Thousands of people over the age of 60 develop a macular hole in their eye, which can seriously damage sight. 

Michael Mears, 75, a retired builder from Winchester, underwent an innovative technique to treat it, as he tells DIANA PILKINGTON.


When I went for an eye test four months ago, the optician said there was something wrong with my left eye.

He said I should see my GP, who referred me to the ophthalmology unit at Southampton Hospital. A scan showed I had a macular hole.

I’d never heard of this before, but it’s when a small gap opens up at the centre of the retina (the light-sensitive layer of cells at the back of the eye).

It can make your vision blurred and eventually you can get a missing patch in the centre of your vision.

Thinking about it, I realised my eyesight had been getting worse. I wore glasses anyway but I’d been having more trouble than normal reading the newspaper.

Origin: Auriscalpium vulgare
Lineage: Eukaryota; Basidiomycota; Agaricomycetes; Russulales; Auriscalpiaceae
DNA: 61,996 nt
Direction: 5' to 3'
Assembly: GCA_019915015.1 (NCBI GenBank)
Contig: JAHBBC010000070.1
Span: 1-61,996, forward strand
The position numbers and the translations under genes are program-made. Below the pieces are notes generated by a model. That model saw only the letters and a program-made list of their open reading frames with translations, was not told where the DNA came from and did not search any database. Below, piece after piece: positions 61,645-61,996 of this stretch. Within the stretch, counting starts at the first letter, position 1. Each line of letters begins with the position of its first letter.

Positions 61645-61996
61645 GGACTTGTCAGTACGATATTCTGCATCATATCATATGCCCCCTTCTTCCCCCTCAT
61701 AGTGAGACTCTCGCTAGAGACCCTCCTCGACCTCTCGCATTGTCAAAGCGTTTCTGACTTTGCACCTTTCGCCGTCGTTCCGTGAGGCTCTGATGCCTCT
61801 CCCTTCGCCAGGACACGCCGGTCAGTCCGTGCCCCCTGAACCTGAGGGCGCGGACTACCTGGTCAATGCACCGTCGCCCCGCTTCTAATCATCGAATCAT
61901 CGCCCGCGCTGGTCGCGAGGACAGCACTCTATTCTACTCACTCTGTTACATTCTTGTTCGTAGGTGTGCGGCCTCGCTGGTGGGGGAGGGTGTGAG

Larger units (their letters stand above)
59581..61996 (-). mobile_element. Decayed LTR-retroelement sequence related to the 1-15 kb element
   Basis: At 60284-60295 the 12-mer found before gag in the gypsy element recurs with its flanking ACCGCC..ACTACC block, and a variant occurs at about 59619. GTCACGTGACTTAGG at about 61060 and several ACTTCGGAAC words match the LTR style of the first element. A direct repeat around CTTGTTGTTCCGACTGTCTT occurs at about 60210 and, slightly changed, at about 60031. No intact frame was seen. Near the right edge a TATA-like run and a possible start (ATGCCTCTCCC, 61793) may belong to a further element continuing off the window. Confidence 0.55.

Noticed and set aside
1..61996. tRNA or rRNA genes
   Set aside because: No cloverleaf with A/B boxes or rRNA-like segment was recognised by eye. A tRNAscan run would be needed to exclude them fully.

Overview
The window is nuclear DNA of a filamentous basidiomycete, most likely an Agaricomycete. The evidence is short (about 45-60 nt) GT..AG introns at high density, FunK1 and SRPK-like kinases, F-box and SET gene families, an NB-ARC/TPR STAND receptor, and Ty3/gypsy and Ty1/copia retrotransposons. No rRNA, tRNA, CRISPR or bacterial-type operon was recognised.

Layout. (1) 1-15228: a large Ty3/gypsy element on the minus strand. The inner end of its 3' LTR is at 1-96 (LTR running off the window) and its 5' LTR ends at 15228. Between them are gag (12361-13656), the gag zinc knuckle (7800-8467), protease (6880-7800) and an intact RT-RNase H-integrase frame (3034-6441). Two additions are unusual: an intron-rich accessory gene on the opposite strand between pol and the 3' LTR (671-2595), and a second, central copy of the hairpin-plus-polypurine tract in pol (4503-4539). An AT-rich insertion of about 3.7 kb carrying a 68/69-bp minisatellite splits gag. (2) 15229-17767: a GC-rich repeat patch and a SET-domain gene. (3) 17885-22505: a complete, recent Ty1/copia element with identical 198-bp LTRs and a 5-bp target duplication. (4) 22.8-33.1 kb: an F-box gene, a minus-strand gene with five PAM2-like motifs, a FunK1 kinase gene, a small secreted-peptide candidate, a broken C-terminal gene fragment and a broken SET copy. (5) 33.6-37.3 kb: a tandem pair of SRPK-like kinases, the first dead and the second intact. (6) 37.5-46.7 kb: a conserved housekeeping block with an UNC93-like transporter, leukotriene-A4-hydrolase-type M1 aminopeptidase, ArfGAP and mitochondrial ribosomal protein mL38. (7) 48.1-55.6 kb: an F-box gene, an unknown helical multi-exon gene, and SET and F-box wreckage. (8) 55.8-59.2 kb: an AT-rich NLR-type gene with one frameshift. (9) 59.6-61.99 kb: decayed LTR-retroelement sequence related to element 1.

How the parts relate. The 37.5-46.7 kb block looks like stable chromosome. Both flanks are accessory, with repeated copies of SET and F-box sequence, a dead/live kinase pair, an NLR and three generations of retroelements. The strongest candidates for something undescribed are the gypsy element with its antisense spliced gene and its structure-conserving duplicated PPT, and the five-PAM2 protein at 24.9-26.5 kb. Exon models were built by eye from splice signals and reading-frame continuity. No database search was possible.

I was told I would need surgery to fix the problem before it got any worse. 

This would involve removing some of the jelly-like substance in my eye and replacing it with a ball of gas that forces the gap to close.

And because surgery involving the retina gives you a much higher risk of getting a cataract (where your lens goes cloudy), they said that at the same time they would replace the lens of the affected eye with a plastic one.

This way, I would avoid having to have a second operation later.

It sounded sensible. What’s more, with the standard procedure, you have to spend two weeks keeping your eyes and face pointing towards the ground to help the gas bubble stay in the right place, which sounded grim.

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Source: Daily Mail                                                                                                                                                                               Image: